## Linear Transformations

I think the Swedish term *linjär avbildning* conveys more information rather than just stating linear transformation. The term basically means *linear depiction*, which is what this topic is about. At the first sight, this might seem as converting from one base to another. This isn’t entirely true, I’ve realized. It’s more appropriate to view this as a function that maps one value to another. As functions can be injective, surjective, bijective, it’s not implied that we should always be able to map a transformed point back to the original point. In contrast, when changing bases, it’s always possible to get from one basis to another; you never really introduce/remove more information.

**How to define Linear Transformation?** A linear transformation \(A: V\to W\) should have the following properties:
- \( A(\vec {u} + \vec {v})) = A(\vec {u}) + A(\vec {v} \)
- \( A(\lambda \vec u) = (\lambda A \vec u) \)

**What is Kernel and Image space(range)?** If you’ve read what I wrote in *General Vector Spaces*, the Kernel = Null space and Image space = Column space.

**Example? **Let’s define the following linear transformation
$\begin{array}{l} A(1,2,0) = (1,1,1)\\ A(0,1,2) = (0,1,1)\\ A(1,3,3) = (0,0,1) \end{array}$

Unfortunately, this is not so useful if we want to transform a vector with the matrix A. It is easier if we would have the standard basis vectors on the left hand side. So, similar to the change in basis example, we put this into a matrix try to get an identity matrix on the left hand side. This method (Martin’s method) was discovered by Martin Wennerstein 2003. See the formal explanation of the method.

**Relation between column space of composite linear transformations? **Given that \(B\) has full rank, i.e. \(rank(B)=n\), then \(rank(BA)=rank(A\). M**otivation: **This is obvious if we consider the transformation \(BA\) means. First, we perform transformation \(A\), which will lead us to the image of A (\(range(A)\)). That is, all vectors will be depicted on the image space of \(A\). When transformation \(B\) is performed, all vectors in the image space of \(A\) will be transformed using \(B\). Note, \(B\) kernel is trivial, i.e. the zero vector transforms to zero vector.

**What’s special about the kernel?** It can be useful to think of kernel as “the information that gets lost during a transformation”(KTH student). For example, if the kernel contains more than just a zero vector (i.e. it’s non-trivial), when we perform a transformation, some vectors will be depicted on the zero vector; thus “information” disappears.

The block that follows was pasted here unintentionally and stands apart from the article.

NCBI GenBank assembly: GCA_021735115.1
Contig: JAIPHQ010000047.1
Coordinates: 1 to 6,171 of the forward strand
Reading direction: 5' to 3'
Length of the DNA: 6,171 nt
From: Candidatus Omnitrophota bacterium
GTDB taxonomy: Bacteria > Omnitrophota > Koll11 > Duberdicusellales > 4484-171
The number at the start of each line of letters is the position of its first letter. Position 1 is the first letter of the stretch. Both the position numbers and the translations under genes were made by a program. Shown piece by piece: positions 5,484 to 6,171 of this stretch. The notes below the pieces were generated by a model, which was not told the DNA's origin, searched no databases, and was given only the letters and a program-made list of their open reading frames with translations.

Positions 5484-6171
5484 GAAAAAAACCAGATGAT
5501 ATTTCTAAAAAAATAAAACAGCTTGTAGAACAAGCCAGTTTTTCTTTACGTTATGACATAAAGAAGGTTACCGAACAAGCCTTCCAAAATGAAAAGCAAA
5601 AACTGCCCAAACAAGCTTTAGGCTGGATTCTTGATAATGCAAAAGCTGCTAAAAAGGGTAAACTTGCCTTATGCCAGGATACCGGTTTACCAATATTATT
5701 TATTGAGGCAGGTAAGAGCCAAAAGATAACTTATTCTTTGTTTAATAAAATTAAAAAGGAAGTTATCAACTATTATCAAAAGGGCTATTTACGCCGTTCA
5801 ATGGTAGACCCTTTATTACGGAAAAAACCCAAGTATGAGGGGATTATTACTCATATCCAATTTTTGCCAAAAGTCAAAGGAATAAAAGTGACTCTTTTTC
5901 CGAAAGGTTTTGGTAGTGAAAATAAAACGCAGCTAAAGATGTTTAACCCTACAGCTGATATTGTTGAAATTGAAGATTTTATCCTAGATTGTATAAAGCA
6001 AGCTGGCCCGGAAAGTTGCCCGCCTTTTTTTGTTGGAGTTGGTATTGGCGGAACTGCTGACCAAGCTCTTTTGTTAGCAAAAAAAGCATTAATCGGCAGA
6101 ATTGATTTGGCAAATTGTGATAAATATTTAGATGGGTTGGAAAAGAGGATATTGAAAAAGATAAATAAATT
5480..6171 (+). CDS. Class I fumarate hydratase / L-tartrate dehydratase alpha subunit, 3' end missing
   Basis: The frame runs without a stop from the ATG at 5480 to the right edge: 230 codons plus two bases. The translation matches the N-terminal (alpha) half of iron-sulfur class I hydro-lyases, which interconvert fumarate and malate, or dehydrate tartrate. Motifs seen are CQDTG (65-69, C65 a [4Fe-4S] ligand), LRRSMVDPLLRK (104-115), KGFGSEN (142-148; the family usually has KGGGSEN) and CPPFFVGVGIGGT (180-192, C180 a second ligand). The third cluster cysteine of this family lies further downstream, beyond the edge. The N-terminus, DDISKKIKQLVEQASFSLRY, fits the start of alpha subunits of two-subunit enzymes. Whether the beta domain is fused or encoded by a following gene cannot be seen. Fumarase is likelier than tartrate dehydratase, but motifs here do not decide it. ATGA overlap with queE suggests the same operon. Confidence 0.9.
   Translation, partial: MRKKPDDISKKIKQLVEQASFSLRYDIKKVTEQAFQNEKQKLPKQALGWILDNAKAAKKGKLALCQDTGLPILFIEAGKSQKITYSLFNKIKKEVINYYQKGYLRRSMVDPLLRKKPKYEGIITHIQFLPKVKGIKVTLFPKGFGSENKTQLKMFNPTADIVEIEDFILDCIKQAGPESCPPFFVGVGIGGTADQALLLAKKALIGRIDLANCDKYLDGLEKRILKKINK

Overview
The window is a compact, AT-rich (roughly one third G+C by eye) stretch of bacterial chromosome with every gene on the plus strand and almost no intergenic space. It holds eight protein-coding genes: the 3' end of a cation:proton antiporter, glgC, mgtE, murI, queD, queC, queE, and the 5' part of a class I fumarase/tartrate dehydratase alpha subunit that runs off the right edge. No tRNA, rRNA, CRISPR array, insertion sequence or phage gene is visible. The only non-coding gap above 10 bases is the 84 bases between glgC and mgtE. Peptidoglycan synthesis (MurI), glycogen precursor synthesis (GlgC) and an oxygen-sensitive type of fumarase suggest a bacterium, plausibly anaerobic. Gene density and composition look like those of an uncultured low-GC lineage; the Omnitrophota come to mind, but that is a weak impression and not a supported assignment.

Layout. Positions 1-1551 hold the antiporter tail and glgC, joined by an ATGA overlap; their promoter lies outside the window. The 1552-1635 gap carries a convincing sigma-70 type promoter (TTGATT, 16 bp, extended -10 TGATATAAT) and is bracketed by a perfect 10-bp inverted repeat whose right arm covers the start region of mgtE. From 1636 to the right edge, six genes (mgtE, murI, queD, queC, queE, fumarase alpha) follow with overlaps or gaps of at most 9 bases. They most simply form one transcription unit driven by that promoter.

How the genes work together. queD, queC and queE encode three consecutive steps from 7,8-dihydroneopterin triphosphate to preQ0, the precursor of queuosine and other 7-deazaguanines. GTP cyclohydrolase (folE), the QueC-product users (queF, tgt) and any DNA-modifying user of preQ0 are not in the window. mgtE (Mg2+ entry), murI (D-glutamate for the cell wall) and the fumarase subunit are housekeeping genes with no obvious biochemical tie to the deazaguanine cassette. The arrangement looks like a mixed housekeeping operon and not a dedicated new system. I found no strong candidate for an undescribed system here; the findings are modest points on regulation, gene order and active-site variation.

**What is injectivite, surjective, and bijective?** Let \(A:V \to W\). *Injective* (one-to-one) is if \(\vec x \neq \vec x’ \implies A(\vec x) \neq A (\vec x’)\), i.e. each vector is represented by a unique vector (so we can map back to the original vector after a transformation). *Surjective* (onto) is if \(\forall \vec y \in W\exists \vec x \in V:\vec y = A\vec x\), i.e. for all vectors in the image of \(A\), we can map it to the original vector. *Bijective* is when it’s both injective and surjective.

**Properties? **For something to be injective, the dimension of the kernel has to be zero. For \(A: V\to W\) to be surjective, \(\dim \ker(A) = \dim(W) \). This can be proved by the dimension theorem and the definition of surjectivity.

## Eigenvalues

An eigenvalue is the value lambda in \(A\vec x = \lambda \vec x\). It can be, for instance, applied in problems such as a) Find

$ {A^{1000}}\left( \begin{array}{l} 2\\ 1 \end{array} \right) $

given that we know A, or b) express \(2x_1^2+ 2x_2^2+2x_3^2+4x_1x_2\) (see this) without the cross product terms. The latter is particularly good when identifying shapes that have been rotated/transformed.

**How to find eigenvalues?** Simply solve \(\det (A – \lambda I) = 0\), the characteristic equation.

**How to find the eigenvectors corresponding to eigenvalues?** Solve \((A – \lambda I) (\vec x) = 0\).

**Express a matrix using eigenvalues and eigenvectors? **We can always express a matrix A as \(A = PD{P^{ – 1}}\). If P happens to be orthogonal (i.e. the rows/columns space forms an orthonormal base), then we can express it as \(A = PD{P^T}\) because of a property of orthogonal matrices that states that \(A{A^T} = I\) or equivalently that \({A^{ – 1}} = {A^T}\).

**Raising matrices to a certain power?** It can be shown that \({A^k} = P{D^k}{P^{ – 1}}\).

**Applying orthogonal deagonalization on quadratic form? **
$\begin{array}{l} a{x^2} + b{y^2} + c{z^2} + d{x_1}{x_2} + e{x_1}{x_3} + f{x_2}{x_3} = \\ = ({x_1},{x_2},{x_3})\left( {\begin{array}{*{20}{c}} a&{d/2}&{e/2}\\ {d/2}&b&{f/2}\\ {e/2}&{f/2}&c \end{array}} \right)\left( \begin{array}{l} {x_1}\\ {x_2}\\ {x_3} \end{array} \right) \end{array}$

Now, this can be seen as \(x^TAx\). If we make a substitution \(\vec x = P\vec y\) such that \(P\) orthogonaly diagonalizes \(A\), then

$ {x^T}Ax = {(P\vec y)^T}A(P\vec y) = {y^T}({P^T}AP)y$

**Orthogonal matrices?** In an orthogonal matrix, the row vectors form an **orthonormal** base (same for column vectors). An interesting property that exists when multiplying a vector \(x\) is
$||A\vec x ||=||\vec x ||$

and
$A\vec x * A \vec y=\vec x* \vec y$

Then, as we mentioned previously, the inverse of an orthogonal matrix is simply the transpose (please see my answer for a possible application).